Friday, May 1, 2009

Earn Or Learn... Or Starve

The Council Of Australian Governments has agreed to a Federal Government plan to stop young people dropping out of school only to end up on the dole. The basic thrust of the plan is for people under 25 to be either earning or learning, and if they do neither they will be punished by having their Government benefits cut off. It includes a guarantee that training places will be made available for young unemployed people aged between 20 and 25, while those under 20 will be required to be completing a year 12 or equivalent qualification. Just what happens to people who have completed year 12 before they turn 20 I am not quite sure, but I presume they too would be guaranteed some sort of training opportunity.

For those who fail to conform to the requirements, not only will they lose their Centrelink benefits, but if they are still eligible dependents, their parents will also lose their family tax benefit payments. Obviously this is supposed to provide a fairly substantial motivation to stay in school, but there are always square pegs who simply do not fit into the round holes, and no doubt there will be some people who fall foul of the system. Whether there are unusual family circumstances where for example a young person is the only one available to stay home to care for a disabled family member, or at the other end of the spectrum if a teenager is simply unresponsive to parental influence, is it really helpful or productive to simply cut off family tax benefits?

As we have already seen with some of the unduly harsh outcomes from the mutual obligation regime, the question will be whether it is fair to penalize people by removing income support at a time when they are already struggling. Due to factors beyond anyone’s control, unemployment is rising and will continue to rise as job opportunities become more and more difficult to find. The risk is that a draconian system of enforcement will create cases of people falling through the proverbial cracks and becoming even more marginalized than ever. When the choices are earn, learn or starve, there will unfortunately be some who starve.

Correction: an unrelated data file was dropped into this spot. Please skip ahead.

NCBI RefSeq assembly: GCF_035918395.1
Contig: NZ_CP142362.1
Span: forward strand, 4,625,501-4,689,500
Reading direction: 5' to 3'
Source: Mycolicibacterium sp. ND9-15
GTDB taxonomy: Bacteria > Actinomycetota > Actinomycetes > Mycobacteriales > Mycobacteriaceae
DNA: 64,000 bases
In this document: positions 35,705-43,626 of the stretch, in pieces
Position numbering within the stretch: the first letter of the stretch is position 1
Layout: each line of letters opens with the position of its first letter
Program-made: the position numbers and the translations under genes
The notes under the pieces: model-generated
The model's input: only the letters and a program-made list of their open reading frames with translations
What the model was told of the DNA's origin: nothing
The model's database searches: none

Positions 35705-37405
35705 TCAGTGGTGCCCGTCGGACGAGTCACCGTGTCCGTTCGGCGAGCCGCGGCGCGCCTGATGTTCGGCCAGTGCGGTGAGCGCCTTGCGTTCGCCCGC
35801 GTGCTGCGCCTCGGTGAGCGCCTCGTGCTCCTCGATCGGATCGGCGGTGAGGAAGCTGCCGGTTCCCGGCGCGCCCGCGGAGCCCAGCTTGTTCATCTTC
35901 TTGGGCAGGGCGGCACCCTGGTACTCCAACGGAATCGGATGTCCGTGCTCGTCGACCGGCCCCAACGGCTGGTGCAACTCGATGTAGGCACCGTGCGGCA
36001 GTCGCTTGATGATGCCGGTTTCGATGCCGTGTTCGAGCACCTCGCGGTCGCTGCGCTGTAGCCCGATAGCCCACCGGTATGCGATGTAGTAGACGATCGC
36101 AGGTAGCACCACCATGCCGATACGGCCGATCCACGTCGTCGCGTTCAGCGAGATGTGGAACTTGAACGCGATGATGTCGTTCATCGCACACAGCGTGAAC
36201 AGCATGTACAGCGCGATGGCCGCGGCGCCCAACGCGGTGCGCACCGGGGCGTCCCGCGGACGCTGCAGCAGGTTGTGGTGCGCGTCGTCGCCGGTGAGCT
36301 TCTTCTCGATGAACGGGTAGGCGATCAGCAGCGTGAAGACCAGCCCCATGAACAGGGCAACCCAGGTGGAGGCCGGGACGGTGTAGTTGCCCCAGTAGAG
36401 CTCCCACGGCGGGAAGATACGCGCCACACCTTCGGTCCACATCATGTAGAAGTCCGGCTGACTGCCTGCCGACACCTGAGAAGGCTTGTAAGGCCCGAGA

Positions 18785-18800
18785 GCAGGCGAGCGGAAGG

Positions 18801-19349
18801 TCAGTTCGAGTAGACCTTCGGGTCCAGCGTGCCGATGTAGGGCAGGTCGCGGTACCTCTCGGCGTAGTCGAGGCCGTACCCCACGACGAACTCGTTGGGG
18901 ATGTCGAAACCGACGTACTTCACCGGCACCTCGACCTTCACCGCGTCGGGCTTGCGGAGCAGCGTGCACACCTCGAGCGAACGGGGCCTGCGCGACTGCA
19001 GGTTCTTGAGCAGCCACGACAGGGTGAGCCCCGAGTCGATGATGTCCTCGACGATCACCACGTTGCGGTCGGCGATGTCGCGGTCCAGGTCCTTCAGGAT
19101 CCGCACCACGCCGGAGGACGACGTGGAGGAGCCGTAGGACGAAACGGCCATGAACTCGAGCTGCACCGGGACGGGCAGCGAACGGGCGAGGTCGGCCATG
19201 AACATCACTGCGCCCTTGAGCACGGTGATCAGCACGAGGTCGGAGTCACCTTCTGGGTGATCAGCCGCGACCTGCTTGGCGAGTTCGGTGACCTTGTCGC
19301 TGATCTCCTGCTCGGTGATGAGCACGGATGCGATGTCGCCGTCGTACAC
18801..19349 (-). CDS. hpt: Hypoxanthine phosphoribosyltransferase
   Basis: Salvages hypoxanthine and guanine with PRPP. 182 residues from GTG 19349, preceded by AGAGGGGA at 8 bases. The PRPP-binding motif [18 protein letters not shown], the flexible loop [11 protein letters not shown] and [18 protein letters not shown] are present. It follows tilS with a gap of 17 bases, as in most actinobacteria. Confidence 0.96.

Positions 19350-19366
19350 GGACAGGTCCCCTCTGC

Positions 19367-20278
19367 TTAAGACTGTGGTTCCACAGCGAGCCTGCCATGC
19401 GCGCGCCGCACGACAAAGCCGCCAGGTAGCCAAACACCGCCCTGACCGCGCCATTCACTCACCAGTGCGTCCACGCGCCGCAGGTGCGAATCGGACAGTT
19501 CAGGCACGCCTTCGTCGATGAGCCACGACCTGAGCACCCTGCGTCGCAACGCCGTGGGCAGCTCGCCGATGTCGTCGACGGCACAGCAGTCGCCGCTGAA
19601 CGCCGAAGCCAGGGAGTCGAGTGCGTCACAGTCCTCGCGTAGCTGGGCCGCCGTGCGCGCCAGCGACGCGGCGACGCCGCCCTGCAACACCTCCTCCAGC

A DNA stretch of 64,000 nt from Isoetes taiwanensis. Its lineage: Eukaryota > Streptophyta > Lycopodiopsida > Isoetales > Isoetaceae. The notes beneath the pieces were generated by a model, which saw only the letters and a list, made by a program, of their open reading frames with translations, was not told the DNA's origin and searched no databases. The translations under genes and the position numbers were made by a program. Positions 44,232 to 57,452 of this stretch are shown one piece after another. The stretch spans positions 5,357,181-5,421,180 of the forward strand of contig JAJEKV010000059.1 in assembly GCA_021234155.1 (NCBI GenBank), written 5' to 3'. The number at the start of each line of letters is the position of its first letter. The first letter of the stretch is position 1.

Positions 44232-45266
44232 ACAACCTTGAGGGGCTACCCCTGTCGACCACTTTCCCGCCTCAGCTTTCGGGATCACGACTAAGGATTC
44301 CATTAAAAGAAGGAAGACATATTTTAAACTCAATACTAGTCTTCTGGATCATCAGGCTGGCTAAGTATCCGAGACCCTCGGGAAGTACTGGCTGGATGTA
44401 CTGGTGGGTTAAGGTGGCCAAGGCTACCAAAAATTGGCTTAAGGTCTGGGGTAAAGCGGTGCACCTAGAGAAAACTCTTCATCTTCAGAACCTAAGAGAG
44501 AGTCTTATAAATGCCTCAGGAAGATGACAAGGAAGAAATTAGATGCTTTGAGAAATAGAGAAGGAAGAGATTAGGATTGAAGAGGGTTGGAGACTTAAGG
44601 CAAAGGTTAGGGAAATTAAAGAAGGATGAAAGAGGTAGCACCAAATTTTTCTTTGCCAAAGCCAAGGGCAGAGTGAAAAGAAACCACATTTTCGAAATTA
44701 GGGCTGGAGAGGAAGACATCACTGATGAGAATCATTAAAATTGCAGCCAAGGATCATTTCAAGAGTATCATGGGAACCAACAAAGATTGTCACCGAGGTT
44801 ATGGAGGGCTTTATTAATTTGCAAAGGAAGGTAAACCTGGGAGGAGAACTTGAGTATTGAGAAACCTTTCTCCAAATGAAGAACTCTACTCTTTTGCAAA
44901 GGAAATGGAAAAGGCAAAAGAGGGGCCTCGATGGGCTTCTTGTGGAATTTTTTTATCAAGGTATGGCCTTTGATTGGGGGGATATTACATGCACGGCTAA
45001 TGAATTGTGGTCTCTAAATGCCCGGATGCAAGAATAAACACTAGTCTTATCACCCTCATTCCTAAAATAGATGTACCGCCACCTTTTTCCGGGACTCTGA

Of course, the numbers of any such misfits would be likely to be small, and most people would probably see the wisdom of either earning or learning. The idea of keeping kids in school until the completion of year 12 is basically a good one, and anything which encourages that should be seen as a positive step. In uncertain times, the worst thing a young person could do would be to abandon school only to wind up without a job, without purpose, and without prospects. Common sense would dictate that unless there is a solid job opportunity, then even the roughest of square pegs would be better off completing school.

Thursday, April 30, 2009

E.T.S. Horsetrading Could See Delay

Don’t be at all surprised if the Federal Government agrees to postpone the introduction of the Carbon Pollution Reduction Scheme. Up until now, the Government has been adamant that the scheme should commence operation on the 1st of July 2010. While they have not backed away from that date, the plain facts are that the legislation will not pass the Senate without the agreement of either the Greens, or the Opposition. Neither of those parties will support the plan in its current form, so something has to give.

While it might be assumed that the Greens would support an Emissions Trading Scheme, the trouble is that they are thoroughly unsatisfied with the scheme that is proposed. From their point of view, the emissions reduction targets are simply inadequate to the point of being unacceptable. They do have a point when they suggest that the 5 to 15% target nominated by the government falls short of what is required to achieve a meaningful environmental outcome, and they have insisted on a target of 40% reduction by 2020. More importantly they insist that such a target should be unconditional.

This intransigent position has led the Government to declare the Greens to be irrelevant, accusing them of being completely unrealistic in terms of both the prospects for international agreement, and on the matter of industry assistance. At the same time, the Opposition also refuses to support the current scheme, but for very different reasons. They have concerns about the levels of industry assistance, as well as the effectiveness of the chosen targets, but the biggest dispute that they have with the government is the matter of timing.